China’s in big trouble – should U.S. worry? – SFGate
At the same time, the Chinese people are in open revolt over corruption, poor product quality, land seizures, environmental abuse and so much more – nearly 500 public demonstrations are staged every day.
Judging from what they’re saying on Weibo, China’s social-media site, Chinese seem most angry about rampant corruption. So last week, when the New York Times reported that Premier Wen Jiabao’s extended family – school teachers and pig farmers, primarily – was inexplicably worth $2.7 billion, government censors immediately blocked Web access to the Times. The government also has been trying to censor discussion of the story on Weibo.
The situation is growing so bad that Strategy and Reform, one of China’s own think tanks, warned publicly that “China is confronting a perilous jump, one it can neither hide from nor avoid, no matter what. There’s a potential crisis in China’s model of economic growth.”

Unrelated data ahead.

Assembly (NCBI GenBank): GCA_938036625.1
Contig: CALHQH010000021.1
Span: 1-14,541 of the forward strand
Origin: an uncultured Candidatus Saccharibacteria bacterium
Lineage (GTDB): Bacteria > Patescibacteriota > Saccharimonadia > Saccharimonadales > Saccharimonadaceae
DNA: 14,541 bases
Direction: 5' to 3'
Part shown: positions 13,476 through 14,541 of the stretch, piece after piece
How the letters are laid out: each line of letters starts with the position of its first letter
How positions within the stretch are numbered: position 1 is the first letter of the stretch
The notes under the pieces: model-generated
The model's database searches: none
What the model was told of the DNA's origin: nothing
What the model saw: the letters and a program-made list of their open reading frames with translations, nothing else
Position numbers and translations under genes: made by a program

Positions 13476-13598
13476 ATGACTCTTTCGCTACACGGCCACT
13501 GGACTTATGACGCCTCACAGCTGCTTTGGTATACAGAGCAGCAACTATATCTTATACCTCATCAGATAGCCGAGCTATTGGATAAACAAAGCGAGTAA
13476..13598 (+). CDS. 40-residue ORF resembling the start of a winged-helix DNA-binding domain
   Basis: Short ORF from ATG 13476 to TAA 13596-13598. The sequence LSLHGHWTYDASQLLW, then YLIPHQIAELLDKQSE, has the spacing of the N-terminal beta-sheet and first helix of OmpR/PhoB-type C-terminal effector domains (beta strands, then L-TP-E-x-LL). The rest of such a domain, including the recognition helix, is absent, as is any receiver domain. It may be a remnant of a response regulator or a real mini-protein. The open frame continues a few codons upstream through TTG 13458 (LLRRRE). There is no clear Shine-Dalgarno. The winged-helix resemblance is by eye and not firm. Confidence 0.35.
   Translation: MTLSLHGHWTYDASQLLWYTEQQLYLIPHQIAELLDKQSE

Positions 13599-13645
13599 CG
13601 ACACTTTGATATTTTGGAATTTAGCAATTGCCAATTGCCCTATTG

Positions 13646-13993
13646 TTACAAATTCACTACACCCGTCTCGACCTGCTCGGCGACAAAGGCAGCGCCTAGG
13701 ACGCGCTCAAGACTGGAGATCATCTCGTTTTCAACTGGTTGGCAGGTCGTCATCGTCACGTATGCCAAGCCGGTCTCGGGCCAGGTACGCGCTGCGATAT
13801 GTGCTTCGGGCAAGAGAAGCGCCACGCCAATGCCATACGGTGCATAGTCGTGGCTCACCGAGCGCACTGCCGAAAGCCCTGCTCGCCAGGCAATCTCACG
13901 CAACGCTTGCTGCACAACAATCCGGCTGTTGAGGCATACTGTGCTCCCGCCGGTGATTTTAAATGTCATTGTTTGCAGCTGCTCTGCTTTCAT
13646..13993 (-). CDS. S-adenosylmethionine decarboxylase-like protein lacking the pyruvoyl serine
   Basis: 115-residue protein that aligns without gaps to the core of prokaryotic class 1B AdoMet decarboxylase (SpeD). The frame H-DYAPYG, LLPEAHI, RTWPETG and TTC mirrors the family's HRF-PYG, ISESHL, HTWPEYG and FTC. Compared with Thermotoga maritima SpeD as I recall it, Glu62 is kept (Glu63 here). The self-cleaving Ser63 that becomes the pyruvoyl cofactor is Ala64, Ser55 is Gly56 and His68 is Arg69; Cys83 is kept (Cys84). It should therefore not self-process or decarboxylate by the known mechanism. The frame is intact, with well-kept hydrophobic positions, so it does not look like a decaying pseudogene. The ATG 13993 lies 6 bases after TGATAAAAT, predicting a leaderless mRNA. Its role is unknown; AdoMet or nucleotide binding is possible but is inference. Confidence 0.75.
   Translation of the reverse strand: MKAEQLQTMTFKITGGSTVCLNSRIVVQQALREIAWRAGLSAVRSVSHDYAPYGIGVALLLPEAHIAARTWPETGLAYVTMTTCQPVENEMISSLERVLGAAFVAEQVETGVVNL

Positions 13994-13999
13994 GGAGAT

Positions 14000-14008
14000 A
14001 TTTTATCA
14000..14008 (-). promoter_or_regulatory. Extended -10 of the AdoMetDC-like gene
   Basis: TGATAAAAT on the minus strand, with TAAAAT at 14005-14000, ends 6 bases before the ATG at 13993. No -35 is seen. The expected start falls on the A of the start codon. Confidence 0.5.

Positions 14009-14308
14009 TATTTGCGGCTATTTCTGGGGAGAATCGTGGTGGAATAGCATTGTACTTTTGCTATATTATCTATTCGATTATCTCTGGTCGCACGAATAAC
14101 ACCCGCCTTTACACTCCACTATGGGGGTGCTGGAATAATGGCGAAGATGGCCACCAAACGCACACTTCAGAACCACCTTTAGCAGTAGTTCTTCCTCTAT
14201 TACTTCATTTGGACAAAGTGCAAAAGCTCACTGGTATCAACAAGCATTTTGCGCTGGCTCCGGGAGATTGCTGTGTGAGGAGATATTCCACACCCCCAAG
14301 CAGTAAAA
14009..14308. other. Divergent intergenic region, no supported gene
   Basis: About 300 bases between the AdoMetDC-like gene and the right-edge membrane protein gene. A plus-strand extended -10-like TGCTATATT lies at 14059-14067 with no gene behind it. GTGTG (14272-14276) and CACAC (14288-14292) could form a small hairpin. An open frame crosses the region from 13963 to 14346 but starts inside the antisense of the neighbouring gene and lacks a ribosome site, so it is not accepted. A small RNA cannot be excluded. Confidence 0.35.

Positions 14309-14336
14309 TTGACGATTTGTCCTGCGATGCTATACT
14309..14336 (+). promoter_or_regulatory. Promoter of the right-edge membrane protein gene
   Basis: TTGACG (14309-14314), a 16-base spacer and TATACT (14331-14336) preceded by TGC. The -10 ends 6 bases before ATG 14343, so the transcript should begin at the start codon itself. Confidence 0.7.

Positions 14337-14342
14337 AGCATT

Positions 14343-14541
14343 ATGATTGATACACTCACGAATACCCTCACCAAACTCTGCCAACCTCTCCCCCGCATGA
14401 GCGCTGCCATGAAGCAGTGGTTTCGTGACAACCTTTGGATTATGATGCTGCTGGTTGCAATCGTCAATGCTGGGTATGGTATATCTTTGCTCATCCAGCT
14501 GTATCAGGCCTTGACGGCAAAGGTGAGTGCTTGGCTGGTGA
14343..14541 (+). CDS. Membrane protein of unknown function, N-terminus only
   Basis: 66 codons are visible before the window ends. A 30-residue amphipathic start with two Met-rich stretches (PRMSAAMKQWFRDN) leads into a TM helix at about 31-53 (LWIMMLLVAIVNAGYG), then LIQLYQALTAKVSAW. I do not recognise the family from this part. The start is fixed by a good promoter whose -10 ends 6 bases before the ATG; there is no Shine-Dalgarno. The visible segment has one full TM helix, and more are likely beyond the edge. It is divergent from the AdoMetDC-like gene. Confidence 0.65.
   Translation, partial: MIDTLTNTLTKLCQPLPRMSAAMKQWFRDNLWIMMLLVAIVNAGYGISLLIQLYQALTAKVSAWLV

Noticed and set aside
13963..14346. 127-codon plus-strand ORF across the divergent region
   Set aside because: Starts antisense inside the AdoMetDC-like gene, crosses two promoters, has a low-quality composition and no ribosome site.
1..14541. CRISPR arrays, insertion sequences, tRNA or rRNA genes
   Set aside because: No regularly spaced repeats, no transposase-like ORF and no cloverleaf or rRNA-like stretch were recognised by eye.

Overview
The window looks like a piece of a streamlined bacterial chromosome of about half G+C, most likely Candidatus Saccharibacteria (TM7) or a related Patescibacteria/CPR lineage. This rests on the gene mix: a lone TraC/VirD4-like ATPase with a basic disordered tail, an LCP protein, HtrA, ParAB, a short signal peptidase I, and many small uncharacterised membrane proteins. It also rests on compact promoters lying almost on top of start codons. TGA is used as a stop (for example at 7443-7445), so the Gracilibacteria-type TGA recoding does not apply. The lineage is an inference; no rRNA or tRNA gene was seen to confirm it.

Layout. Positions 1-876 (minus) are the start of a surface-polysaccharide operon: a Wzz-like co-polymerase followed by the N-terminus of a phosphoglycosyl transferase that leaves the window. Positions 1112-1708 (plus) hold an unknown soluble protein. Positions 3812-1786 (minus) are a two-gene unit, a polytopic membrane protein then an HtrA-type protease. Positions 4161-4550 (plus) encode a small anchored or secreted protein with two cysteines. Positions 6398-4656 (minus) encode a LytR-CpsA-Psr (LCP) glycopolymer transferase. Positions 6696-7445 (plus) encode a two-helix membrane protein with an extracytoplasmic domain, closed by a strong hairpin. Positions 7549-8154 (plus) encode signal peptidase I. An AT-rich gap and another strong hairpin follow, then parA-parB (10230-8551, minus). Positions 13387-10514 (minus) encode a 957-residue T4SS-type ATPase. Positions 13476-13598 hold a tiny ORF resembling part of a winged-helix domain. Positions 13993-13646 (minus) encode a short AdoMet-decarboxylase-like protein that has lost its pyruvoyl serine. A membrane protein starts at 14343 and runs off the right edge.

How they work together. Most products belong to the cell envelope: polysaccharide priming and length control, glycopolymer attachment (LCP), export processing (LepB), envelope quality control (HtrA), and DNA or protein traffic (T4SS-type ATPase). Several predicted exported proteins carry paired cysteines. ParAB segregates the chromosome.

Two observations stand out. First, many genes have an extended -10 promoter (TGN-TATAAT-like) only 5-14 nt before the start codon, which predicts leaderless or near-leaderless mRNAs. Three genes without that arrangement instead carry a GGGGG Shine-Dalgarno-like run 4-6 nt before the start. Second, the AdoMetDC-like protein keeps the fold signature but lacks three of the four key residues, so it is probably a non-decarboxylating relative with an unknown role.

Wu Jinglian, a prominent economist writing in Caijing, a business magazine, said: “China’s economic and social contradictions seem to be nearing a threshold.”
Xi knows all this. Senior people all around him are urging him to set out reforms, Chinese and Western media are reporting. In fact, Xi just sent a team of officials to Singapore. They’re looking at that city-state as a possible model. Singapore is a deeply authoritarian but prosperous state that does allow free elections for subordinate positions. Still, many social liberties like freedom of the press and assembly are limited.